David Kirp

The nation is rocked by—the Prime Minister’s allowance?

It’s the scoop du jour—Italehti has revealed that Prime Minister Sanna Marin’s family breakfast benefit is 850 euros a month!

What a scandal—taxpayers are shelling out for a 27 euro daily breakfast splurge. Is the Marin household eating gourmet granola and downing fresh-squeezed orange juice (six euros a bottle at my local K-Market)?

Welcome to Granola-gate.

The debate, reports the press, is “heated.” Some irate citizens, airing their grievances on social media, have demanded that the Prime Minister resign because the incident has eroded “social trust.” Police have launched an investigation into potential misconduct on the part of the Prime Minister’s staff.

Meanwhile, the Prime Minister supporters have wheeled into action. Antti Rinne, the former prime minister, who departed in the wake of his own “scandal,” rushed to Marin’s defense. Rinne (whose own breakfast habits have yet to be probed) pronounced the criticism “unfair, pointing out that the Prime Minister has other matters on her plate.

C’mon, people. Is this “crisis” worth more than a nanosecond’s attention?

Social trust is alive and well—that’s a big reason why Finland is called the happiest country in the world. If there is nothing other than Granola-gate to obsess about, then the country isn’t just the happiest. When it comes to politics, it’s one of the luckiest.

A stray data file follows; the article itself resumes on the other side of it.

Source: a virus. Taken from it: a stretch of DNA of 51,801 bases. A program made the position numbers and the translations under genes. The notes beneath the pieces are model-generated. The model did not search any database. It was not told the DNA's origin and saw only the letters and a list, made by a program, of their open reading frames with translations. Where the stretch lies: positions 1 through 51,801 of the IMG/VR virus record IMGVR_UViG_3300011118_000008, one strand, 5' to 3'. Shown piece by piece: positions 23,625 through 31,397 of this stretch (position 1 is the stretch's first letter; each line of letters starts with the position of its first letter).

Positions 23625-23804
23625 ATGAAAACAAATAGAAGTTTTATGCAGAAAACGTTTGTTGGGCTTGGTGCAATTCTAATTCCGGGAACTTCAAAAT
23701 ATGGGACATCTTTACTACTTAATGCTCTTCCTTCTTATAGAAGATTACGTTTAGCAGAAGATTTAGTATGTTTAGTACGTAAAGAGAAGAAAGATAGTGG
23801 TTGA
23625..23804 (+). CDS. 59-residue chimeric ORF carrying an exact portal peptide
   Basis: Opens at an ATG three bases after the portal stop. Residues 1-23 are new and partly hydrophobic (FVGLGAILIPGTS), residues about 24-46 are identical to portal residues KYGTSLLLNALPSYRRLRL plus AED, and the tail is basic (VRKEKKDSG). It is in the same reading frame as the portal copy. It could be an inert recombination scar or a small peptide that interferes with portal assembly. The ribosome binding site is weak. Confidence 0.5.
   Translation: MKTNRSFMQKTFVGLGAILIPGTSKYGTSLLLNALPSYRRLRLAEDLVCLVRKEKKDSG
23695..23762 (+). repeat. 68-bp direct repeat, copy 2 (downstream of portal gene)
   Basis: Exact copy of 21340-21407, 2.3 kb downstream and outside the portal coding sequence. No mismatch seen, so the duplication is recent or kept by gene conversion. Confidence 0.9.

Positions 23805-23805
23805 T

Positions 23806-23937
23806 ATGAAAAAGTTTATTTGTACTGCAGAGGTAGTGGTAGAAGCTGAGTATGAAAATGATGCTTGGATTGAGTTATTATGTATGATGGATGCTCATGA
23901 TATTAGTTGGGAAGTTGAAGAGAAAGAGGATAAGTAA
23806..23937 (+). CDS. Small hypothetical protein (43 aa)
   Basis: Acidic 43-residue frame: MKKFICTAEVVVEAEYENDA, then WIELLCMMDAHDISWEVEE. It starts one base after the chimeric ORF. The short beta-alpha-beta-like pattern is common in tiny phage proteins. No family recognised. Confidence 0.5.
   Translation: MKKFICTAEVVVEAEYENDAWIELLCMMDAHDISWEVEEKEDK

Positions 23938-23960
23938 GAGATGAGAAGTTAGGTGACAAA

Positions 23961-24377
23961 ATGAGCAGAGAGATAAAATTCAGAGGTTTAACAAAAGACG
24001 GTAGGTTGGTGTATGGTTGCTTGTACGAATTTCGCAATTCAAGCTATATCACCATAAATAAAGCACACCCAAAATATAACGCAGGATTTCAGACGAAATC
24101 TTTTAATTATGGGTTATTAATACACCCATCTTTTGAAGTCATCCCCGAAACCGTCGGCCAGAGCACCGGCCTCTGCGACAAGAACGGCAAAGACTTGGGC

If you want to see what a full-blown scandal looks like, look across the Atlantic. On January 6th the guardrails of American democracy came perilously close to breaking. I was in the US when a band of rebels, egged on by Donald Trump, invaded the halls of Congress. Nothing like it had happened since the Civil War. One attacker carried a noose, intended for Vice President Mike Pence. His supposed crime was to obey the dictates of the Constitution.

Imagine the mayhem if Pence had actually been hanged or House Majority Leader Nancy Pelosi, another politician with a bullseye on her back, had been shot. 

The fact that Republican lawmakers just blocked an investigation of the January 6th riot is just one more example of the toxic nature of American politics. Talk about a threat to social trust—50 million Republicans believe that the Democrats stole the 2020 election.

For the moment, President Joe Biden has calmed the waters. But this momentary era of good feelings is deceiving. The social fabric remains threadbare, and for the foreseeable future there’s no persuading the lions and lambs to lie down together.

As I write this column, the sun is shining. It is sixteen degrees outside. Daylight will last for 18 hours.

The summer solstice is just a few weeks away. Summer holidays are on the horizon. Let’s forget politics for now and enjoy the sunshine.

Party hearty on Juhannus—safely, of course--and chill.

David Kirp

David Kirp, a contributing writer to the HT, is a professor of public policy at the University of California-Berkeley. He is a permanent resident of Finland.